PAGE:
After a second year of Zoom elections last Saturday, The Cornell Daily Sun elected its 140th editorial board — a wonderfully even number to match an equally wonderful new board. This new group of editors bring with them unbounded enthusiasm and drive as we go into this new cycle, building on our 140-year tradition of dynamic student journalism.
After a year of virtual shows, the Performing and Media Arts Department’s fan-favorite event — Festival 24 — recently made an in-person comeback. At 7:30 p.m. this past Saturday, students returned to the Schwartz Center for the Performing Arts to wait in line in hopes of securing a seat for this live theater event.
With its vivid details, colors and music, the show visually brings to life what I imagined when I first read the books. The settings and costumes are also incredibly striking, creating a particular colorful, retro look.
Considering the addictive quality and immersive fun of Among Us, it is evident that this game’s popularity may be a reflection of everyone’s need to destress and forget about the world for a few hours.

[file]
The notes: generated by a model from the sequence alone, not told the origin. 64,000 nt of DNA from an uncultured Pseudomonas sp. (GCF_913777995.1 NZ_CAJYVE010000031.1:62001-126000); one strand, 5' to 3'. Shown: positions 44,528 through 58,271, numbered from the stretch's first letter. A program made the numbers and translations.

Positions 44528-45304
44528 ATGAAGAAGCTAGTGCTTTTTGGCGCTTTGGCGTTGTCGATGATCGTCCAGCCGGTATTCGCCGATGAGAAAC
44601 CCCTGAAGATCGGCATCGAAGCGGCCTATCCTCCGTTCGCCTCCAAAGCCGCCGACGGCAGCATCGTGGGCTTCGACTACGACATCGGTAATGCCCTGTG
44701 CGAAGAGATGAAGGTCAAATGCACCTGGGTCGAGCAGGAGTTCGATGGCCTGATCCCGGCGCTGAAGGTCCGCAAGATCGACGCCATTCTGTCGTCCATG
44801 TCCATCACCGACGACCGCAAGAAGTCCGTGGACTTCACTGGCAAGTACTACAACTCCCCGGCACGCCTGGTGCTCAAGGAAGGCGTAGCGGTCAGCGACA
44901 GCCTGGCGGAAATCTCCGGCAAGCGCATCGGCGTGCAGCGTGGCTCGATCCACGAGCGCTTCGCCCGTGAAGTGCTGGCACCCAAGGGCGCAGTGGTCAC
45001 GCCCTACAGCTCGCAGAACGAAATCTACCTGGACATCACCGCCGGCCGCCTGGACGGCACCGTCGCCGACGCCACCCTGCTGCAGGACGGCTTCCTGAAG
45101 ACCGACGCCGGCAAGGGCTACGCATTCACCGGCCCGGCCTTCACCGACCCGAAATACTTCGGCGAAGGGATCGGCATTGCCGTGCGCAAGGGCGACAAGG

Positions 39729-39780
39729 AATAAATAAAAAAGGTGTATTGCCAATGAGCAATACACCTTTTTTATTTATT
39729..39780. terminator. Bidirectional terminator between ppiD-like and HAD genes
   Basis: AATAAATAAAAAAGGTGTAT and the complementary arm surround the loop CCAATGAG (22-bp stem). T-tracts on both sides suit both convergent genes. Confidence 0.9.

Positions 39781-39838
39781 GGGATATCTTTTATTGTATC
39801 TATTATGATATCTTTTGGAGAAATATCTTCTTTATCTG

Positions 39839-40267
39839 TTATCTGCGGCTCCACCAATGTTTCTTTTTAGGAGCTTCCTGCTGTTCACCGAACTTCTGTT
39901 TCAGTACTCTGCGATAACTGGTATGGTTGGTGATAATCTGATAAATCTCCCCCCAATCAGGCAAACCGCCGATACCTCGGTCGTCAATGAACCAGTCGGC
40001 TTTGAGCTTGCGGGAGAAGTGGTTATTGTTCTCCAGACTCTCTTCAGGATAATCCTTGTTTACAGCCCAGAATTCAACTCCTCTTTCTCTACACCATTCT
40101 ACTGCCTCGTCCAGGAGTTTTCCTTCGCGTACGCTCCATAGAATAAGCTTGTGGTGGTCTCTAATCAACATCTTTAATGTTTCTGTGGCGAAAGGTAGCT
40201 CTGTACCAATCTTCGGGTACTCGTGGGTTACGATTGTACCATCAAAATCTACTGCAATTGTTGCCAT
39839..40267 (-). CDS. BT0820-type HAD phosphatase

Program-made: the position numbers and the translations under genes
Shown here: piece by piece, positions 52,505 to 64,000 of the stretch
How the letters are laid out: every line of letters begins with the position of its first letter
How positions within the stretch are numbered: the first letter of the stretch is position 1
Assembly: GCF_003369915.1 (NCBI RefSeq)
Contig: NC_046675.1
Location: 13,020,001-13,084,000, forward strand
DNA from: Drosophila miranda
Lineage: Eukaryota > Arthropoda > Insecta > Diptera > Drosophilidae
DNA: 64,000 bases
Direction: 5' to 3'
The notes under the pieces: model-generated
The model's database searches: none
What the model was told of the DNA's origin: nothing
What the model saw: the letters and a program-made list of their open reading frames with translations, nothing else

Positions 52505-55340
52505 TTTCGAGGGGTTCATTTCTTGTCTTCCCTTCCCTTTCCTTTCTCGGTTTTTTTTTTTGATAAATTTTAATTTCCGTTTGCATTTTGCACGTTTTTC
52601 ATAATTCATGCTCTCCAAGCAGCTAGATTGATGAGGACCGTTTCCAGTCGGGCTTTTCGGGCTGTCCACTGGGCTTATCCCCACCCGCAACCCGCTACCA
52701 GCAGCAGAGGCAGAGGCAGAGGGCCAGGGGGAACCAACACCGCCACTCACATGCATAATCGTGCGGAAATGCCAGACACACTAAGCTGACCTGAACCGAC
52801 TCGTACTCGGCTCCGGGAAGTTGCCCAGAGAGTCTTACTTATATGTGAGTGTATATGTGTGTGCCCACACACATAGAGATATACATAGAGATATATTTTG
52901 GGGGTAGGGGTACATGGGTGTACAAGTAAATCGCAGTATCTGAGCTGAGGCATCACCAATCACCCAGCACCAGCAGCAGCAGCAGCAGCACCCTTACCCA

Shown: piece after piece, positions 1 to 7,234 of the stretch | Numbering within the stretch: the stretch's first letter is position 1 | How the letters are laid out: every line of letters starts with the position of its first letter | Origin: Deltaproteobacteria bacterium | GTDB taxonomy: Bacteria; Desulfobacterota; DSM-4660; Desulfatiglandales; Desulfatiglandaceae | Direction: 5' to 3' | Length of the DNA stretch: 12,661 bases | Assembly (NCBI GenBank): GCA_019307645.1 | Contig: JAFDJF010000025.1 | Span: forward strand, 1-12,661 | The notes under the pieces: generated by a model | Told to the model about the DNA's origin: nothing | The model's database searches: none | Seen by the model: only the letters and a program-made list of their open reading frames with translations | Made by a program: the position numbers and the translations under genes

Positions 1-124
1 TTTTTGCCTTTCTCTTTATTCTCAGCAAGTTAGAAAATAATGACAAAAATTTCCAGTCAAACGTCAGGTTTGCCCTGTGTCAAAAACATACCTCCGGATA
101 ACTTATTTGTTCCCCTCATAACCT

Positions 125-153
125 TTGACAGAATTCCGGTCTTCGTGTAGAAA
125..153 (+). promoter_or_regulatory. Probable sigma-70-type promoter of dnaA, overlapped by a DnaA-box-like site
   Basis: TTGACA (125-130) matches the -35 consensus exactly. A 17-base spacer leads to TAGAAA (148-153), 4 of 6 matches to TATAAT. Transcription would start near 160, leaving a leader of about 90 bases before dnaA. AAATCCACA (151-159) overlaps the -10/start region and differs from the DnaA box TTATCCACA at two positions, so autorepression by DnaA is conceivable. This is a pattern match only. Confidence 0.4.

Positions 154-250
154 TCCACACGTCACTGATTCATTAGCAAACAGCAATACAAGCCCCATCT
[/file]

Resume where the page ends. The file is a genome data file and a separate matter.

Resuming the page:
On Thursday, Cornell held a virtual day-long reading of The Bluest Eye to celebrate the amazing career of author Toni Morrison M.A. ʼ55 and the 50th anniversary of the book’s publication. This event was the beginning of a year-long celebration of Toni Morrison as part of the College of Arts and Sciences’ Arts Unplugged Series. Morrison, one of Cornell’s most notable alumni, published The Bluest Eye, her first novel, in 1970. While the pandemic delayed this event from its original planned date last spring, there are some benefits to the virtual format. “The advantage of doing it remotely is that thousands of people everywhere can hear it, can see it,” said Professor Anne Adams, Africana Studies. “There’s more of a consistency to the experience of watching it than there would have been if we were going between live readers and readers being brought in remotely,” added Professor Roger Gilbert, English.